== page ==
Thursday, February 10, 2011

Close The Door

Over the last fourish years, we’ve accumulated a fair number of children’s’ books. We got books about green eggs. We got books about ham. We got books about the combination of green eggs and hams.

I like reading 99.9% of them. But there is a small collection of books that drive me up the wall. Books that I take great efforts to hide behind the bookshelf. Books that are too long or too dumb or feature that “Go Diego Go” kid who yells all the time.

But there is one book that I hate more than all the others. It’s called “Open the Door, Little Dinosaur.” It’s a crappily drawn book that involves a dinosaur who, well, opens doors while looking for his mommy. Each page has a little cardboard flap that opens (“Is mommy in the basement? No, it’s Daddy!”). It ends with the dinosaur’s birthday or something. Everyone knows dinosaurs don’t open doors. They don’t have opposable thumbs. I know my description makes it seem like a harmless book. But that book was the work of the devil.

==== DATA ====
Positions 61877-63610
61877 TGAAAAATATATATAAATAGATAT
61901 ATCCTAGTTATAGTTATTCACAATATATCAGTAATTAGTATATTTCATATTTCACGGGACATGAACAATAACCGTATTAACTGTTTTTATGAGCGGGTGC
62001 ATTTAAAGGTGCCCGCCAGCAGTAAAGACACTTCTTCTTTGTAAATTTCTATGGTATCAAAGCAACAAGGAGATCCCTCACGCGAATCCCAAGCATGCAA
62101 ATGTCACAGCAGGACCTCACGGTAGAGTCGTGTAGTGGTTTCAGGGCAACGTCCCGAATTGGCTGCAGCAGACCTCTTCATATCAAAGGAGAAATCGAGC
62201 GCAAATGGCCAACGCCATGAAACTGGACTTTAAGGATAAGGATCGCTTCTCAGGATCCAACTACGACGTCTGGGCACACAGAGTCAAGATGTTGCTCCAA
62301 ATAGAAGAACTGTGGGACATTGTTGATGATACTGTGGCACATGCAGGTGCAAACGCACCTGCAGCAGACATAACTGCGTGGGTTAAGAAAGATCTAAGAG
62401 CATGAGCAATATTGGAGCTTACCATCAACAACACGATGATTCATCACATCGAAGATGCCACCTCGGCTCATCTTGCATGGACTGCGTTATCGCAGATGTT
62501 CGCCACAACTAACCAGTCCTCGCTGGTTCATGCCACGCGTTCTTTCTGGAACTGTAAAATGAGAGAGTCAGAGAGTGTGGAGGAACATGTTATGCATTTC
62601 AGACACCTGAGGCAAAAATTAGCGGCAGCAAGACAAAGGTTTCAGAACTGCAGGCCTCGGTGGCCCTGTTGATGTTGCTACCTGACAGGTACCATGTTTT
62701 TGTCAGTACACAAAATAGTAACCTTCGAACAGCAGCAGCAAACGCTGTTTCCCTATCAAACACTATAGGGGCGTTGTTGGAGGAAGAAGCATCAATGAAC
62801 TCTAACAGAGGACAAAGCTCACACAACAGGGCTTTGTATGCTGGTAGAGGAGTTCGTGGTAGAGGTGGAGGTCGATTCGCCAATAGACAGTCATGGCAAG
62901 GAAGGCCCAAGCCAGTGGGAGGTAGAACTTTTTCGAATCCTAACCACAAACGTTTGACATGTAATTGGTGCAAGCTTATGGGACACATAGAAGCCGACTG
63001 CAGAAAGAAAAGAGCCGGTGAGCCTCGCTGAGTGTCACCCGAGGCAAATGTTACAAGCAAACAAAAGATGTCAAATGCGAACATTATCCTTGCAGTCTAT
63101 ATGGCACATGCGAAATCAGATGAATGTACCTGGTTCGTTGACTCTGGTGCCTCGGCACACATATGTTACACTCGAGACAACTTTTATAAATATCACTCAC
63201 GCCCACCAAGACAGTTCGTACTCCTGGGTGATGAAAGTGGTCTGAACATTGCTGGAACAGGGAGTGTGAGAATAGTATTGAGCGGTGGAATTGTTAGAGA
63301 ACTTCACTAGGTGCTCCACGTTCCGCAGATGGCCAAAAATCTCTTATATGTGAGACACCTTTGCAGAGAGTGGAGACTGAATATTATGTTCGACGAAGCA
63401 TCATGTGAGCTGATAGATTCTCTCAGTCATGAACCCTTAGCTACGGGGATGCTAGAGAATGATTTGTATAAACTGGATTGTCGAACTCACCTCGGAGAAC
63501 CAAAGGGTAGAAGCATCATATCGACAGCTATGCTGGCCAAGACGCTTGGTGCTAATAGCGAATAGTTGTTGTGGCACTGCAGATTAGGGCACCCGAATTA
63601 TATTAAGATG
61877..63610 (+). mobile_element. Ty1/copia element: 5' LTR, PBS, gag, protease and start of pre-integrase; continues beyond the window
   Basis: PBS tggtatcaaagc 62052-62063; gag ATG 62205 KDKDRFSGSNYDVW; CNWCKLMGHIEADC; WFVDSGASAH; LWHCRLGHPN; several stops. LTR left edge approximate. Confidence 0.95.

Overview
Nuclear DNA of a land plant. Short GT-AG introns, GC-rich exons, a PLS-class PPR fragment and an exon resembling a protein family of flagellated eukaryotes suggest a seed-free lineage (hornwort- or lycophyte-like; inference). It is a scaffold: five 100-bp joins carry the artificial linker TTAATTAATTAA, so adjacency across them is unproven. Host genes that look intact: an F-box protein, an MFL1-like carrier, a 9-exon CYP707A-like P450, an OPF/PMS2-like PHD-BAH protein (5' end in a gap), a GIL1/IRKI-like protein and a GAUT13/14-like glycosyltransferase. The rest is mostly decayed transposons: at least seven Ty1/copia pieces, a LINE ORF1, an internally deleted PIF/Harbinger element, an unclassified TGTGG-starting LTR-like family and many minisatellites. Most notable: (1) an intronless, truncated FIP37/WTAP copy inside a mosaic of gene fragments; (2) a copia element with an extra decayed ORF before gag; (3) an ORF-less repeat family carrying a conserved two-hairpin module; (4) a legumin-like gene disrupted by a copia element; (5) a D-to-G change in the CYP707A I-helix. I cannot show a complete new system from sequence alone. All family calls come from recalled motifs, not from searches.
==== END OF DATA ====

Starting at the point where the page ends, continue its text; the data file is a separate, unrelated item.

I was pretty sure I burned the book in a trash can. And melted the trashcan. And buried the trashcan in our yard in Evanston. And poured concrete over the trash can and then built a swing set over the concrete. And burned the swing set. And then burned down our Evanston house.

Imagine my surprise when Luca shoved the book in my face the other night.

I gasped. “No, Luca. That book is eviiiiil,” I pinched the book in my finger and thumb and dropped it to the floor.

I picked up the nearest baby book. “Ooh, look. ‘Baby’s First Words!’ Car…girl…boy.”

Luca slapped the book out of my hands and wriggled out of my lap. He shoved the crappy dinosaur book in my face again.

Rather than deal with a crying Luca, I read the book. But in the least enthusiastic way ever. I sounded like Ben Stein on his worst day. After the book was over, I dropped it to the floor.

“See? Bad book. Bad book. Boring. Now let’s get back to the exciting tales of the car, boy and girl.”

Luca scrambled to the floor and retrieved it. He demanded another reading. And another. And another. And another.

As I read the evil book the twentieth time, I could have sworn the little dinosaur winked at me.

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